How to prepare your loved ones ahead of inheriting money from you

Often referred to as the “great wealth transfer”, there is an estimated £5.5 billion to be passed down to the next generation over the next 20 to 30 years, figures from Barclays suggest.

Your wealth may well make up a portion of this figure. Indeed, you might have named your children and grandchildren as your beneficiaries in your will, leaving them in line to receive significant sums of money when you pass away.

Interestingly, many young people may be banking on using this wealth to achieve their own financial goals in the future.

As MoneyAge data shows, 1 in 5 millennials and Generation Z individuals expect to inherit more than £600,000 from parents or other family members.

On the surface, this may seem like a good thing – you no doubt want to help your children or grandchildren in the future, and providing them with a nest egg may be one of your main goals.

However, it’s important for your beneficiaries to be well-prepared to receive this wealth. Otherwise, they may not manage it as prudently as you might hope.

Even more worryingly, they might build the wealth they expect to receive from you into their long-term plans. This could become an issue if they are relying on money that there’s a possibility of them not receiving if you end up having to use it for yourself.

So, find out how you can prepare your loved ones to receive their inheritance from you.

Speak openly with your beneficiaries

To begin with, it can be sensible to speak openly and honestly with your loved ones. It may feel uncomfortable, but explaining your financial situation and what your family are in line to receive can be hugely productive.

This way, your children or grandchildren can understand what wealth they might receive in future. In turn, this could help them plan more effectively for the long term.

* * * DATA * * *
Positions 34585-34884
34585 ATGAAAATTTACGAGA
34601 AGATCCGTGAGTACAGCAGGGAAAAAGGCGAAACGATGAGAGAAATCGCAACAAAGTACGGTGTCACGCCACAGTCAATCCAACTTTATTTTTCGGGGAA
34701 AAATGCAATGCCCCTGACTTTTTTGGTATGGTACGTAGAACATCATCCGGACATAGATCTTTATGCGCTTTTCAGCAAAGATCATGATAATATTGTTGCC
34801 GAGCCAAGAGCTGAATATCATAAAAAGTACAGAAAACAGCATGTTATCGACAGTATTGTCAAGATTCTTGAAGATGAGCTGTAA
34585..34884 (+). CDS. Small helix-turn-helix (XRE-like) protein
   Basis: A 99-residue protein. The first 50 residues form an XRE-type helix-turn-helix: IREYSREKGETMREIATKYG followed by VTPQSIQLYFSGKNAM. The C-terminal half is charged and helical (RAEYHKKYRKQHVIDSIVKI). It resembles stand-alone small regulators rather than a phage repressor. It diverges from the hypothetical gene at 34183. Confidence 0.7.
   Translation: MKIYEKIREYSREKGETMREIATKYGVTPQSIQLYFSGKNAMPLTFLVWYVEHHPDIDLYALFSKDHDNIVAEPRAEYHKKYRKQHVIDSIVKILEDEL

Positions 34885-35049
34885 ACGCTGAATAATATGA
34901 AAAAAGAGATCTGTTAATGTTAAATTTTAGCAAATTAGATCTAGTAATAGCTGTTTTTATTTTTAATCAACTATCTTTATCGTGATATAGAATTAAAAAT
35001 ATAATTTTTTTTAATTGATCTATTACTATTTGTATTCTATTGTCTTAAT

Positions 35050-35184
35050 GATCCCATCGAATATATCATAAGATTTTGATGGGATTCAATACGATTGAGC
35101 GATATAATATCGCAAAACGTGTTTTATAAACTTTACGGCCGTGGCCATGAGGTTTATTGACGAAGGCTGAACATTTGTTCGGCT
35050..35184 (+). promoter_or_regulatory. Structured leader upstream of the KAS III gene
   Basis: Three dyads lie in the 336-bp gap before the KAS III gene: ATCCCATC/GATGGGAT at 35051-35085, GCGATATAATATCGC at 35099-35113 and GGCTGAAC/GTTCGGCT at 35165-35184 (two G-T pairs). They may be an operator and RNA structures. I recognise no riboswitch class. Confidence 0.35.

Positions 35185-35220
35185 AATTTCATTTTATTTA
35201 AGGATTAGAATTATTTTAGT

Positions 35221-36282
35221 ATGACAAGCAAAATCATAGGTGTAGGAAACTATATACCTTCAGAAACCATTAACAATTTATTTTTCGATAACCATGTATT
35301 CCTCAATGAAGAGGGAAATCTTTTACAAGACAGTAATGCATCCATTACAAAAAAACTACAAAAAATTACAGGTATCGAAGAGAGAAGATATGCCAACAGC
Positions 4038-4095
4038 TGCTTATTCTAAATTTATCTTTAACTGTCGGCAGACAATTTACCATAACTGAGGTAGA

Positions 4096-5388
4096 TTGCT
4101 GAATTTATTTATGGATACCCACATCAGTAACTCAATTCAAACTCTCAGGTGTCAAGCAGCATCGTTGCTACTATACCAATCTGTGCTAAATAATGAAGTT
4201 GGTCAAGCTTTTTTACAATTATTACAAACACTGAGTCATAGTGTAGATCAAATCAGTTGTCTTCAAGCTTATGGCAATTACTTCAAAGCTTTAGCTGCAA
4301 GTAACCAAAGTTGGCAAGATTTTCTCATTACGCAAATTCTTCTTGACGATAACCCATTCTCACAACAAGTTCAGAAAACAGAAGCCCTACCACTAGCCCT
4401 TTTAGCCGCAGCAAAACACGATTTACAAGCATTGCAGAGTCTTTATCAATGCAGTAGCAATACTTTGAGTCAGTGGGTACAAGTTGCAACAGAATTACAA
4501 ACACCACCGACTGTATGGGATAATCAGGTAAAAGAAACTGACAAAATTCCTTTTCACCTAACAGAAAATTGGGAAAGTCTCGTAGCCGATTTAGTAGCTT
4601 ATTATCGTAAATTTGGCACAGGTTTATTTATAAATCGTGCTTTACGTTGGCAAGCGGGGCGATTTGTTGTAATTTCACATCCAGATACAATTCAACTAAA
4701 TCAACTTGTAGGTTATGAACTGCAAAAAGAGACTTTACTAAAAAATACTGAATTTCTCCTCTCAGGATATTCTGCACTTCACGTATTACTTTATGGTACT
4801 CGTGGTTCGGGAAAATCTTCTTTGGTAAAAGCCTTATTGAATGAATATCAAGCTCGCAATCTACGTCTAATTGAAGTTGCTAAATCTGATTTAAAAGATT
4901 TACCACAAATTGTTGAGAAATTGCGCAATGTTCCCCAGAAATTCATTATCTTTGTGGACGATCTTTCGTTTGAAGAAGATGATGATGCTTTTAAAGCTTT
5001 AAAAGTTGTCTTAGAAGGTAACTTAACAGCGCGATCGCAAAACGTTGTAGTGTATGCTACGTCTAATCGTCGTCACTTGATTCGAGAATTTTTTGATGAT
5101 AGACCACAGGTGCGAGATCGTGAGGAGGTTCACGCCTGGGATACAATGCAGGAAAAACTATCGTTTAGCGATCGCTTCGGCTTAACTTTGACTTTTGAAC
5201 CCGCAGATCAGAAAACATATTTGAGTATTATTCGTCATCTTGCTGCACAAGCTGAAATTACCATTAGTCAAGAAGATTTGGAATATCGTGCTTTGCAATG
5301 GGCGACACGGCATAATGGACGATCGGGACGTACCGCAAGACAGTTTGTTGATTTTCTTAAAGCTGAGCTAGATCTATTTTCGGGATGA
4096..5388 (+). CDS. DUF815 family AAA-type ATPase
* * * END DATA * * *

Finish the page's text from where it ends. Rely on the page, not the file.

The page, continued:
You can tell them what you’d like to happen to your wealth, too. While not legally binding, telling your child or grandchild that you want them to use their inheritance sensibly to achieve their goals might encourage them to think twice before wasting it.

This is also an opportunity to explain that their inheritance may not be guaranteed due to factors outside of your control. Find out more about this below.

Consider putting assets in trust

Trusts can give you greater control over how and when your beneficiaries access your wealth.

When money or assets are held in trust, it is ringfenced for a specific individual that you name. You then usually name a trustee to oversee the wealth on your behalf.

Trusts can be useful because you can set money aside for whoever you like, leaving instructions for when they can access the wealth and what for.

This can be especially helpful if you’re passing money to someone who might not yet be as financially savvy as you’d like them to be.

For example, if you’re passing your wealth to a teenage grandchild, you may be concerned that they’ll squander it in their youth, rather than use it to secure their future. Meanwhile, by leaving their inheritance in trust, it may help to ensure that the money is left untouched until they are older.